Chambers was born in Jamaica, and emigrated to Canada in 1976. She is a graduate of The Immaculate Conception High School. She was a banker prior to entering political life. She joined Scotiabank in 1976, and was involved in the expansion of computer and electronic services within the organisation. She was also involved in a number of taskforces concerning the role of women in the workplace. In 1988, she received a Bachelor of Arts degree from the University of Toronto with a major in Commerce.
Chambers was a member of the Rouge Valley Health System, serving as Vice-Chair for a time. She was a member of the Board of Governors at the University of Toronto from 1993 to 2001, and Vice-Chair of the Governing Council from 1998 to 2001. She helped to author a University policy that no student would be prevented from studying at Toronto for inadequate financial resources.
Chambers was also a member of the Board of Trustees of the United Way of Greater Toronto from 1994 to 2001, and was President of the Canadian Club of Toronto from 1998 to 1999. In 2003, she was awarded the Jamaican Prime Ministers Medal of Appreciation for Service to Jamaica by Jamaican Prime Minister Percival James Patterson, in recognition of her work within Toronto's Jamaican community.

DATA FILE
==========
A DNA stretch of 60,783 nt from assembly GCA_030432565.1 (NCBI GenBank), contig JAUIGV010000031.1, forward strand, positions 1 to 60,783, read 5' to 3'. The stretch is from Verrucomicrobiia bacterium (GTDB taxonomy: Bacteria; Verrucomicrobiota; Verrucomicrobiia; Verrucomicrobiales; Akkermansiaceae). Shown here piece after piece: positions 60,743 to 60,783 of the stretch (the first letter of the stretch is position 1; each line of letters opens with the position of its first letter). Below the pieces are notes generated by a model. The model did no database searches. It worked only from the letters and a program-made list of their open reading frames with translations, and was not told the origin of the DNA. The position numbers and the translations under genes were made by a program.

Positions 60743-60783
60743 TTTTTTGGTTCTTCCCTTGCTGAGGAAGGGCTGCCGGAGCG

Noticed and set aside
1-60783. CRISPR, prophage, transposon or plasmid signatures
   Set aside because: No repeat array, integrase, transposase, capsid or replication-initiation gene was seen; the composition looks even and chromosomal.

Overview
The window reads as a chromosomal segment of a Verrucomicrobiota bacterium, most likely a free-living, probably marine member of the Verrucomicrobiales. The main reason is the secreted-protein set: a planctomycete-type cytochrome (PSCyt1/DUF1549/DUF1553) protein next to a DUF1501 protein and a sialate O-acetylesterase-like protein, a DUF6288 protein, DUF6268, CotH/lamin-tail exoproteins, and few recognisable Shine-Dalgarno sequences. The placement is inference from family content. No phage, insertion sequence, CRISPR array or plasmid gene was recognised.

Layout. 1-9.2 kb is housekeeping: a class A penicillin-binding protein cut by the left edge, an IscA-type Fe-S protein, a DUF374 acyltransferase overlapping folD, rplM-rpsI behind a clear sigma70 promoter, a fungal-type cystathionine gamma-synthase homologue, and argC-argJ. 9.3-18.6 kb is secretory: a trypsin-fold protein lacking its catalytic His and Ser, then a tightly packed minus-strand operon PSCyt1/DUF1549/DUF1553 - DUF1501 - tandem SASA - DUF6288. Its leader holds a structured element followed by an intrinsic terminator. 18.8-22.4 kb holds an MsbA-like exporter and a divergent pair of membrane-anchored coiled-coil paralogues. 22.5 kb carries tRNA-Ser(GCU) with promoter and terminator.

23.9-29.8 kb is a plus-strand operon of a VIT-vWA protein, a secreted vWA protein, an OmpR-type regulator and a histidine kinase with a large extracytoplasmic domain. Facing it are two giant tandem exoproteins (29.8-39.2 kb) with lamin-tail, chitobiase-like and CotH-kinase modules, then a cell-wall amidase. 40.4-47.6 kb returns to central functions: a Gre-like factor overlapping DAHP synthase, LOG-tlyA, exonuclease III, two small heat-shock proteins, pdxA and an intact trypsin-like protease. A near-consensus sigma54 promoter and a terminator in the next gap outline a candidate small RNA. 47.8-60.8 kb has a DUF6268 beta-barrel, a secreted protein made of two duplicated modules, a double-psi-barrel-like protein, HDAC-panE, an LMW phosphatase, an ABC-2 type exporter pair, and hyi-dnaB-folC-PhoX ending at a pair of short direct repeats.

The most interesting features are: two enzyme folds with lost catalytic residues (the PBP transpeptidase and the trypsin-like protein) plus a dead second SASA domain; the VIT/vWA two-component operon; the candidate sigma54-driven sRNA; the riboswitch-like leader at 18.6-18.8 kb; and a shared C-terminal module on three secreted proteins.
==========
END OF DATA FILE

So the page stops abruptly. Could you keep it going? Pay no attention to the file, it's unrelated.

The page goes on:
Chambers was elected to the Legislative Assembly of Ontario in the provincial election of 2003, as a Liberal in the riding of Scarborough East, defeating incumbent Progressive Conservative Steve Gilchrist by over 7000 votes. The Liberals won the provincial election, and Chambers was appointed Minister of Training, Colleges and Universities on October 23, 2003. In early 2004, she reaffirmed her government's election pledge not to raise tuition rates.
Chambers was appointed Ontario Minister of Children and Youth Services in June 2005. On July 11, 2007, she announced that she would not be running for re-election to the Ontario Legislature. In 2015, she was made a member of the Order of Ontario.